- Thirty years of technological development.
- Seasonality and Volatility, an indissoluble relationship?
- Current situation and its possible outlooks.
Thirty years of technological development.
Natural Gas is a commodity characterized by high volatility and closely linked to seasonal aspects.
Or at least that's what we've always known about it.
In the past thirty years the fundamentals of the gas market, its structure and characteristics have changed radically.
Technological development has allowed modifying 2 crucial aspects:
- extraction through Hydraulic Fracturing (Fracking)
- distribution thanks to the liquefaction process. ( LNG)
The use of hydraulic fracturing for the extraction of Oil and Natural Gas has significantly increased production, consequently lowering consumer prices. Since the early 2000s natural gas has proved to be cheaper, less volatile and with lower greenhouse gas emissions, overtaking coal in energy production. About two-thirds of the United States' oil and gas are produced by fracking.
Liquefied Natural Gas ( LNG) is obtained by subjecting Natural Gas ( NG) to appropriate treatments that make it a transparent and odorless liquid with a specific volume of about 600 times less than the initial product. It is evident that this process has surprisingly greatly expanded the distribution range of Natural Gas, previously referred to as the dependencies of the American pipeline network, while it is now able to travel all over the world onboard LNG carriers.
Cheap Natural Gas has led to a doubling of the share of energy produced with hydroelectric, wind and solar technologies, which have long suffered from high costs for the construction of the plants.
Seasonality and Volatility, an indissoluble relationship?
As we have anticipated, natural gas is a seasonal product, so the price varies according to the season and the different needs for the use of the raw material.
We can summarize saying that the price tends to reach its annual minimum in July and its maximum at the end of November / December. Within this movement we can highlight 3 distinct trends:
- bullish from mid-February to late April
- bearish from May to July
- bullish from July to the end of November
The main reason for this can be explained by the fact that as production companies anticipate the need for utilities to produce more electricity to handle air-conditioning demand, we'll have higher prices in early summer, and then to an increase during the end of the year when starting the winter heating cycle.
A certain part of this seasonal volatility has decreased compared to previous years due to the growth of the market.
Briefly, we can say that since 2008 the NG has not been traded above $ 10 for MMBtu (Million British thermal unit) and since 2014 the $ 5 level is only a distant memory.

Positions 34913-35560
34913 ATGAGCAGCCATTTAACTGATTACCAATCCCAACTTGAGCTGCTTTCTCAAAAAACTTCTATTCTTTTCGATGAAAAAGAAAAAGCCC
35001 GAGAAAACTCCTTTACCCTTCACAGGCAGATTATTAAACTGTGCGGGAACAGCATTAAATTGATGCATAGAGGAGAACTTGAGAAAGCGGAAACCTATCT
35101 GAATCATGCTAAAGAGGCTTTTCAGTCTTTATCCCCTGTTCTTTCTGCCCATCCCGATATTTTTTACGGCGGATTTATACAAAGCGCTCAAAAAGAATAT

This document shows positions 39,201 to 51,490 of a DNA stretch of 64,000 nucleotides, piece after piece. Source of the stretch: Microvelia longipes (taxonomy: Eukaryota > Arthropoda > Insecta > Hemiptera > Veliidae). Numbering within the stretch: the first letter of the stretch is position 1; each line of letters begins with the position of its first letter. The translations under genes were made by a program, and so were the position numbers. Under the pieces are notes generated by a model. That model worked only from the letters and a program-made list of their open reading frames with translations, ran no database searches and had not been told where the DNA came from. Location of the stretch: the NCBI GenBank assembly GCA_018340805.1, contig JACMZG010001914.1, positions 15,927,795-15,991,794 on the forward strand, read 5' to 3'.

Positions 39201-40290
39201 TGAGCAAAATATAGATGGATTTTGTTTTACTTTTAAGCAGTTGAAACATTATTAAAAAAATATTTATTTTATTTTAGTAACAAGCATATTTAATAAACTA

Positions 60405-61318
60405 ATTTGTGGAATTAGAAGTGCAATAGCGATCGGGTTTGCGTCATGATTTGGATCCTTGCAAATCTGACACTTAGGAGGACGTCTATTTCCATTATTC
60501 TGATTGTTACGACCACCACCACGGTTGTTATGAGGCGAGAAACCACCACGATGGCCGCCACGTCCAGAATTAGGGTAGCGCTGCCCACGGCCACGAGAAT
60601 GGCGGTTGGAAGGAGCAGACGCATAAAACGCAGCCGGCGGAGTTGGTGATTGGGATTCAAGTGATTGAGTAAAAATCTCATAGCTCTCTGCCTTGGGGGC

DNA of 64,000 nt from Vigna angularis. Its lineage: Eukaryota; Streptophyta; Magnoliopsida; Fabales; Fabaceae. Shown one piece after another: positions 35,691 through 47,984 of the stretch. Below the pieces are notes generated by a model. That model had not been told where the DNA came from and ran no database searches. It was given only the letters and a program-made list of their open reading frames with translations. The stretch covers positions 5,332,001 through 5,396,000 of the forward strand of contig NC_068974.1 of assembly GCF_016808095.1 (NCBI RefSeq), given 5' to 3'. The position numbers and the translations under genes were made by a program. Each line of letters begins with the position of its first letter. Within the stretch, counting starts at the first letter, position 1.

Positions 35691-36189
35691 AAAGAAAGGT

Current situation and its possible outlooks.
In the last year, Natural Gas has lost almost 60% of its value, putting a negative performance behind the other.
The progressive drop in prices we are witnessing is caused by a super production from the United States and a warmer than expected winter (2018/2019). (Mild winter = Less use of gas for heating).
This has therefore generated high inventory levels for the current year. Natural Gas inventories as of January 3, 2020 were 19.8% higher than last year, which helped bring natural gas futures prices to their 2016 lows. (Source U.S. Energy Information Administration)
While I'm writing I have the NG card in front of me, with its closing on Friday January 17 at $ 1.9970 and the opening on Monday 20, with a bearish gap (It hasn't covered the gap and seems not to be the time to do that yet), which brought the price to $ 1.8360 support created in March 2016.
We, therefore, broke the $ 2.00 level, a more psychological than a technical threshold, sailing us into an area that we hadn't seen in the last 4 years.
In early November the price boost to 2.7500 making the year top and an interesting divergence, that drive NG downward to 2.2500 in just 3 weeks.
The Triangle Breakout that occurred and the subsequent BPC pattern (Breakout - Pull Back - Continuation) does not bode well for the bulls in the short term.
Moreover, as we said earlier, the seasonality and experience of previous years teach us that until mid-February it is not safe to go into purchasing operations.
It is far more reasonable to follow the clues trading what we see on the charts.
So my vision is still short for weeks to come.
The target of $ 1.7500, support of February 2016, is on the way yet.
When it is reached it will be time to understand whether to take full profit or leave a small part of the trade still open for subsequent possible downwards.
It is clear that, if we find ourselves in mid-February with the price kissing $ 1.7500, we will close our Short positions in preparation for the likely bullish rally.